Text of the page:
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ARS Home » Northeast Area » Beltsville, Maryland (BARC) » Beltsville Agricultural Research Center » Hydrology and Remote Sensing Laboratory » Research » Publications at this Location » Publication #323255

Research Project: Leveraging Remote Sensing, Land Surface Modeling and Ground-based Observations ... Variables within Heterogeneous Agricultural Landscapes

Location: Hydrology and Remote Sensing Laboratory

Title: Toward mapping crop progress at field scales through fusion of Landsat and MODIS imagery

Author
item Gao, Feng
item Anderson, Martha
item ZHANG, XIAOYANG - South Dakota State University
item YANG, ZHENGWEI - National Agricultural Statistical Service (NASS, USDA)
item Alfieri, Joseph
item Kustas, William - Bill
item MUELLER, RICK - National Agricultural Statistical Service (NASS, USDA)
item JOHNSON, D. - National Agricultural Statistical Service (NASS, USDA)
item Prueger, John

Submitted to: Remote Sensing of Environment
Publication Type: Peer Reviewed Journal
Publication Acceptance Date: 11/3/2016
Publication Date: 11/10/2016
Publication URL: http://handle.nal.usda.gov/10113/5583854
Citation: Gao, F., Anderson, M.C., Zhang, X., Yang, Z., Alfieri, J.G., Kustas, W.P., Mueller, R., Johnson, D., Prueger, J.H. 2016. Mapping crop progress at field scales using Landsat and MODIS. Remote Sensing of Environment. 188:9-25.

Interpretive Summary: Crop progress information can benefit farmers in scheduling irrigation, fertilization and harvest operation. The USDA National Agricultural Statistics Service (NASS) reports crop progress and condition supplied by local farmers weekly at the state and district levels. However, the ground data collection is time consuming, coarse and subjective. This paper presents a remote sensing approach to map crop phenology at field scales. Compared to ground observations as well as crop progress reports from NASS, crop phenology detected from remote sensing imagery captures spatial variability at field scales and are highly correlated to the crop growth stages reported by NASS. The remote sensing approach provides an effective method to map crop progress and condition which is required by the National Agricultural Statistics Service and Foreign Agricultural Service for crop yield estimation.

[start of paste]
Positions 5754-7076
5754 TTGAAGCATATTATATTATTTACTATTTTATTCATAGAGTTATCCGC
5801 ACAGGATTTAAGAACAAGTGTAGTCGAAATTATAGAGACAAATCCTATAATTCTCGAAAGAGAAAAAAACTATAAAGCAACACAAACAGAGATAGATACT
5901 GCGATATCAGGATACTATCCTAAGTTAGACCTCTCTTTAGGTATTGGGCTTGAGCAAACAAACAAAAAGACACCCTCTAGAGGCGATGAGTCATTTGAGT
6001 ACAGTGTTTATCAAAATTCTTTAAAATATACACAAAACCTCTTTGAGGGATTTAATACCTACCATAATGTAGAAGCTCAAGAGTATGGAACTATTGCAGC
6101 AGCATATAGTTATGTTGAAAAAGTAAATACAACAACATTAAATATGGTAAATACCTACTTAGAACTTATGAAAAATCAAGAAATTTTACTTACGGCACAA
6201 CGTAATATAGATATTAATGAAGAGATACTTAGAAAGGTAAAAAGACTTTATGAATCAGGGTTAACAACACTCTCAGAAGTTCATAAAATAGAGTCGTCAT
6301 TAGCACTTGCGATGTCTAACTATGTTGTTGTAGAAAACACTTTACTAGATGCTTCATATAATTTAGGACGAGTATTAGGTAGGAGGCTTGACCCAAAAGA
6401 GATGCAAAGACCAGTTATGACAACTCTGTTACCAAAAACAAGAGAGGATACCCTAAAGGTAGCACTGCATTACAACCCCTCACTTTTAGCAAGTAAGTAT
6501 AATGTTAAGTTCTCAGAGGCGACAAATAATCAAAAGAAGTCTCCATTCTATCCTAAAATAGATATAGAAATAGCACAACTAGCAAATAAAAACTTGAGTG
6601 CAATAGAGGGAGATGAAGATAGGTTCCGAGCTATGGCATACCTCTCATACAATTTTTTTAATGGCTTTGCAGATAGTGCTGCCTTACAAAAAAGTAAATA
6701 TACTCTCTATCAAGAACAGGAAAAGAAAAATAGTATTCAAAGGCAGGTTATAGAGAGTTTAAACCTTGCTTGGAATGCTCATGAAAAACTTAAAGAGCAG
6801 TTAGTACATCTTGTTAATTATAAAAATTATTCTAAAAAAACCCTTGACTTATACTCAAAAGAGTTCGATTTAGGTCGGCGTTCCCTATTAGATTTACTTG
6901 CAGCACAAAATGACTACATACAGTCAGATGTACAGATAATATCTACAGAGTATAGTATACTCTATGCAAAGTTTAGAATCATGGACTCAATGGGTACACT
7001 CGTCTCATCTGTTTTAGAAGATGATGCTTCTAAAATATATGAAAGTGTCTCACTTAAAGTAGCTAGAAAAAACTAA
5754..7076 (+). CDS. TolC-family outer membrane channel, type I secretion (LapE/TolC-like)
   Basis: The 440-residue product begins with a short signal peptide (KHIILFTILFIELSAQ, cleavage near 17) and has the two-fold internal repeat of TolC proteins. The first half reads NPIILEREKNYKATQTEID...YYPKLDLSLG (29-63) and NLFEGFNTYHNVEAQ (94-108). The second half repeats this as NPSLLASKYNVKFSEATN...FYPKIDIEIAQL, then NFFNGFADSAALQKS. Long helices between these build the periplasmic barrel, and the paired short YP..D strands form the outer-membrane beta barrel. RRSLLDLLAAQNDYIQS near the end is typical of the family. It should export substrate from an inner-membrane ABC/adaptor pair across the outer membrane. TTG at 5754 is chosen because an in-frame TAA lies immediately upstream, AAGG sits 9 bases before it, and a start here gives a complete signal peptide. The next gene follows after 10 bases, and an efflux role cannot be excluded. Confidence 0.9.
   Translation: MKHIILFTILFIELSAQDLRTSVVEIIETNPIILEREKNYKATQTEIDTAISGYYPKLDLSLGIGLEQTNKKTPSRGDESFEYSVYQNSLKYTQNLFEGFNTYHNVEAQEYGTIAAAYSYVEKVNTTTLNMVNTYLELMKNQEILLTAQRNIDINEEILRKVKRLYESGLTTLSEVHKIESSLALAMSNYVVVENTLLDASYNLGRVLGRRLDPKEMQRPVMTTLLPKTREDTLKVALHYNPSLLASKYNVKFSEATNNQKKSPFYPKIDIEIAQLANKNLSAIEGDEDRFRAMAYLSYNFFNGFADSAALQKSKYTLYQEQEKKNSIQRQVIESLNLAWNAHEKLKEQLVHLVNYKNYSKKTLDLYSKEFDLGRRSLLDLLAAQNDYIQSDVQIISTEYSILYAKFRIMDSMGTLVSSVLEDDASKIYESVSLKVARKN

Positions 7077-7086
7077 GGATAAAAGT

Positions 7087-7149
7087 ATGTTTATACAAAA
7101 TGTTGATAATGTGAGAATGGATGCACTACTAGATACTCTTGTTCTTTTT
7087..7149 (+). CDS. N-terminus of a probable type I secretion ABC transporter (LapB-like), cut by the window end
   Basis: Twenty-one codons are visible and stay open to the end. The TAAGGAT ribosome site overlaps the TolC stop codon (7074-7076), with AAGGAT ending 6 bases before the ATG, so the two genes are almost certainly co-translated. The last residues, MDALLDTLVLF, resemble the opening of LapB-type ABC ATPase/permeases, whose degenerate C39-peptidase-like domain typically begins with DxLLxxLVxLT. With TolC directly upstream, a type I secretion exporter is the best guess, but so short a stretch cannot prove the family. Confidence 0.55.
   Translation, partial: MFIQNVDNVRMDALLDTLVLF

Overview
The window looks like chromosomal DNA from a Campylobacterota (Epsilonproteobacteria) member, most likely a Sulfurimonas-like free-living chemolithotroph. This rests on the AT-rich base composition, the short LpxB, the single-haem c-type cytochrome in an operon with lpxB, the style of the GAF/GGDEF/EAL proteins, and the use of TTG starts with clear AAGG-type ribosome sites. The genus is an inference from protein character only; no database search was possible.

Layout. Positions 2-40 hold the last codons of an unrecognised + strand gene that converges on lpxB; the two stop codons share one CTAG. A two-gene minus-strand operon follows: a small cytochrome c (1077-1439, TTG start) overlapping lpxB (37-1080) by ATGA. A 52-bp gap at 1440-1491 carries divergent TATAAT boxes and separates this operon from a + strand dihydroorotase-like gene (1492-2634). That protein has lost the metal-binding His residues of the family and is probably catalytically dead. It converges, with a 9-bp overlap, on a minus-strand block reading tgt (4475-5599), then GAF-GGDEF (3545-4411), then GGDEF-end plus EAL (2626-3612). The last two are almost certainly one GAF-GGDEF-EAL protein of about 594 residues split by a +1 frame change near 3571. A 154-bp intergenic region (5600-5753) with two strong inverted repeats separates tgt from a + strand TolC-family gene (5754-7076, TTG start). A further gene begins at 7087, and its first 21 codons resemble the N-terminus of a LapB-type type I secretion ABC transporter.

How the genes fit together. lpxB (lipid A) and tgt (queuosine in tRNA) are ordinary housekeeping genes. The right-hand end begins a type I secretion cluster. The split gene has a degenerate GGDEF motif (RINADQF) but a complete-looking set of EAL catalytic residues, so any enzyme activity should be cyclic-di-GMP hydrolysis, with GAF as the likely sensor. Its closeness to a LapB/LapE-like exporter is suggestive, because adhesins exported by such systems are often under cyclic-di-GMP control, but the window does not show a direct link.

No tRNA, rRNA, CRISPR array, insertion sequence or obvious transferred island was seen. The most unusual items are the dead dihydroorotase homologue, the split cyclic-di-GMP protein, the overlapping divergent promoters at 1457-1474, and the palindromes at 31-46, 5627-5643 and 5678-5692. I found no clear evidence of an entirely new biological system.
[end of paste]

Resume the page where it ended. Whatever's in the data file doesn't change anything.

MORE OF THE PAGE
Technical Abstract: Crop progress and condition are required for crop management and yield estimation. In the United States, they are reported weekly at state or district level by the U.S. Department of Agriculture (USDA) National Agricultural Statistics Service (NASS) using the field observations provided by local farmers. The ground data collection is time consuming and subjective. Remote sensing provides a data source for observing crop progress and conditions. This paper assesses remote sensing approaches for mapping crop phenology using the fused Landsat-MODIS imagery. The case study focuses on an agricultural region in central Iowa from 2001 to 2014. Our results show that the detailed spatial and temporal variability of the landscapes can be identified from the fused Landsat-MODIS data. The mean absolute difference of NDVI between actual Landsat observations and the fused Landsat-MODIS data are less than 0.05 for every year. The derived phenological metrics show distinct features for different crops and natural vegetation at field scales. Strong correlations between the remote sensing detected phenology and the reported crop growth stages from the NASS crop progress report (CPR) are observed. The greenup dates detected from remote sensing data were around V3 stages when 2-4 leaves were developed or in about 1-3 weeks after the reported emerged dates. The differences of greenup dates between corn and soybean were 8-10 days similar to the differences of the reported emerged dates between two crops at district level. The harvest dates were found in about 2-3 weeks after the dormancy stage was detected for corn and in about 1-2 weeks for soybeans. Our results suggest that crop phenology and certain growth stages at field scales (30m spatial resolution) can be mapped by integrating multiple remote sensing data. The crop growth information at field scales will benefit managers and farmers in scheduling fertilization, irrigation and harvesting operation for achieving higher yields.